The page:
Lily James battles the undead in ‘Pride & Prejudice & Zombies’
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WEST HOLLYWOOD, CALIF. — For Lily James, the strength of “Pride & Prejudice & Zombies” is centered on “the fact that we are uttering dialogue so closely based on Jane Austen’s original novel.”
The film, in which James plays the central character of Elizabeth Bennet, takes the classic book and weaves a new twist into it. Based on Seth Grahame-Smith’s bestselling novel of the same name, the movie is about a mysterious plague that leads to zombies overrunning England in the early 19th century England and creating war zones all over the island nation.
At any moment, anyone can be turned into the undead, ravenous for a fresh feeding of human brains.
Joined by co-star Bella Heathcote (who plays her sister Jane Bennet), James added that combining Austen’s language with her characters — now given extreme martial arts training in order to fight off the zombies — “reinforced the points she was making about women in her original novel. … She created these characters who were so far ahead of their time. Yet, the filmmakers, by making them so strong and confident and putting them in this world where they fight zombies, highlighted how strong they are — and how badass they are!”
Heathcote agreed and also said that she understood how Austen purists might be a bit put off by the concept of “Pride & Prejudice & Zombies.”
“I’m such a Jane Austen purists myself,” she said. “Somehow because the stakes are so high with the zombies, I think it is all heightened, as opposed to marring the original.”
Of course, while Austen’s women (even without zombies) are strong characters, the author focused on the contradictory situation in which women of her time were stuck.
As James put it, “I think Mrs. Bennet [her character’s mother] brings all that out. She is so ludicrous in the way she is obsessed with finding appropriate — read rich! — husbands for her daughters, we clearly see the mores of the time. It is amusing, but when you think about it, it is also very poignant, because women were so powerless, compared to how we live our lives today.”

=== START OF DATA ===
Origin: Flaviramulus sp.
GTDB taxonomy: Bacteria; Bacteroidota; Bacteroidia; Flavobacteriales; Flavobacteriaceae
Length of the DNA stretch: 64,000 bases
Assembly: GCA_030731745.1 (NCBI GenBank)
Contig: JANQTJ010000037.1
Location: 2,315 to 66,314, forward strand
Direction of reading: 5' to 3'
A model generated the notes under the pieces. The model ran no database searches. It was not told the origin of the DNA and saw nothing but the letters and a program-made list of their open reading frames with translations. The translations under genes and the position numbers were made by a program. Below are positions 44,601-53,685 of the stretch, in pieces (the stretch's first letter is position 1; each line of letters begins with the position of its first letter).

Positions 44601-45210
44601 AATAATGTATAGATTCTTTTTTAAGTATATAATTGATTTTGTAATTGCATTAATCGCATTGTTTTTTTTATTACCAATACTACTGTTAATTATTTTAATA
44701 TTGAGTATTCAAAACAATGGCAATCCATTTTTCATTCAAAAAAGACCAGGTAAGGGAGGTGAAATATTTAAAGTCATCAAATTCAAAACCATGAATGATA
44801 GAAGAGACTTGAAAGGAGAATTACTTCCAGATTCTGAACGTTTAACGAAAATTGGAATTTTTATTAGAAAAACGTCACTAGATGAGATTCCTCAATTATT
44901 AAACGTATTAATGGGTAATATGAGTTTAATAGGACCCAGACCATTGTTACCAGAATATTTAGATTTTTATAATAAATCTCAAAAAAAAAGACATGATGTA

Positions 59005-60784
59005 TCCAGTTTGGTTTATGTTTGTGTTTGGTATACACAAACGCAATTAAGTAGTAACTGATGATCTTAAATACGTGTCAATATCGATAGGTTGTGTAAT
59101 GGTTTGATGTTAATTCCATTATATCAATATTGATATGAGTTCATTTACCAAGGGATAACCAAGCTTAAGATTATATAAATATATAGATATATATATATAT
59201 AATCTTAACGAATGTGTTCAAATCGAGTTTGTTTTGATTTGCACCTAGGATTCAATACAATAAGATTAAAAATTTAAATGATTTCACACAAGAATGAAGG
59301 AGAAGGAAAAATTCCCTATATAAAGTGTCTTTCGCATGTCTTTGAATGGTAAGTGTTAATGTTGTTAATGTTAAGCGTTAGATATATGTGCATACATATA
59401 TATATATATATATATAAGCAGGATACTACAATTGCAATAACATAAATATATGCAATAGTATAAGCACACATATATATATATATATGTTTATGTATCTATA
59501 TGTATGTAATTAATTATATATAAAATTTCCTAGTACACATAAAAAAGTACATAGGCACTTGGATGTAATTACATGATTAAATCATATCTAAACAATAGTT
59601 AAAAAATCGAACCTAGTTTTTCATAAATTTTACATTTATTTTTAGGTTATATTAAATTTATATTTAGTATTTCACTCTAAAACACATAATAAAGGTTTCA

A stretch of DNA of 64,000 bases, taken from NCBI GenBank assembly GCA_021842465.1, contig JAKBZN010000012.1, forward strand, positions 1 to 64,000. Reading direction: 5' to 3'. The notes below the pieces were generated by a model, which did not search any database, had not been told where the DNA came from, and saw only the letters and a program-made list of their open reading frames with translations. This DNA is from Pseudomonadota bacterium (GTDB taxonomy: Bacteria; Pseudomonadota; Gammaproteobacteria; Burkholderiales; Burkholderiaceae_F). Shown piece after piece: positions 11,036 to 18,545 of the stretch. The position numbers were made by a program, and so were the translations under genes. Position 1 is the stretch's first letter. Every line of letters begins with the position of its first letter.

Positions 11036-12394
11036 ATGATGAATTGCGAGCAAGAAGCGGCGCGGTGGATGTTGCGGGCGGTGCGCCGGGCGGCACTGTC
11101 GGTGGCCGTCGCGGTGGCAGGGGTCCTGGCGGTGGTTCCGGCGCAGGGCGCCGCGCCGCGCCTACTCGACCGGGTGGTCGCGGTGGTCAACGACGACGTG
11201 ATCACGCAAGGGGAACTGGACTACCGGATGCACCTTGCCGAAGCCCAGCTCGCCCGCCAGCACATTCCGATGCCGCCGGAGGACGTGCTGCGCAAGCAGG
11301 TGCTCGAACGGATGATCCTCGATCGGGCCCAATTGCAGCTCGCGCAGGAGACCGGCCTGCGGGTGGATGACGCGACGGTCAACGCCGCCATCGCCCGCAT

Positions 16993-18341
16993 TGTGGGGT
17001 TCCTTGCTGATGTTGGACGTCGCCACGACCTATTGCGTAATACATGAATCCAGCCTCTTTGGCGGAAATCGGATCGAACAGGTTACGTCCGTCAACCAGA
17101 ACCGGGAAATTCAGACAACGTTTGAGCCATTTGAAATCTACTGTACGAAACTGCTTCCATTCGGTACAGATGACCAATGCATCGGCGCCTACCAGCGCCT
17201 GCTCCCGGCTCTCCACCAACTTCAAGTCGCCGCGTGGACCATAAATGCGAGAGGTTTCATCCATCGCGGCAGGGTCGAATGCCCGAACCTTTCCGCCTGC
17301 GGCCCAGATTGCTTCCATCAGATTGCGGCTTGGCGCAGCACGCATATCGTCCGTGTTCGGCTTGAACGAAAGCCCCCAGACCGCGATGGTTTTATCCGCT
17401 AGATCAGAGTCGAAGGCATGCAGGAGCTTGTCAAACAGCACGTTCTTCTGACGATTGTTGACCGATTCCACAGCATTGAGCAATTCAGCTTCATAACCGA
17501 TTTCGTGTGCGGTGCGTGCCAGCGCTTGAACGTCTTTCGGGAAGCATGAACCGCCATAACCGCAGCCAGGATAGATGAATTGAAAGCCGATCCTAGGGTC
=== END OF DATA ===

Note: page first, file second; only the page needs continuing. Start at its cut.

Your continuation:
Heathcote jumped in to add, “Of course, in our film, it’s even more hilarious, because at any moment the doors could be broken down and a 100 dead zombies could come running through intent on eating your brains!”
Both James and Heathcote exhibit pretty sophisticated martial arts talents in the film, and Heathcote admitted, “I’m a highly anxious person, so that’s why I spent three months working on my kung fu before I even got to set to make the film.”
As for James, she laughed remembering the day she had to film a very intense fight scene with Sam Riley, who plays Mr. Darcy in the movie.
“There was a lot of careful choreography, for sure. But it was so intense and we got into the scene so deeply, I felt sorry for poor Sam. He was so bruised up by the end of it all. I got a bit carried away doing that scene!”
It seemed fair to ask what the actresses thought Jane Austen might think about their film — if she came back to life today.
“First of all, we’d have to hope she’d understand the concept of a film to begin with,” said James with a chuckle. “After all, there were no movies in Jane Austen’s time. But given her very dry wit and subtle sense of humor — exhibited in her writing — I think she’d get it and be amused by what we’ve done.”
Heathcote chimed in with the closer: “After all, this film is all about girl power. I think Jane Austen would really love that, for sure!”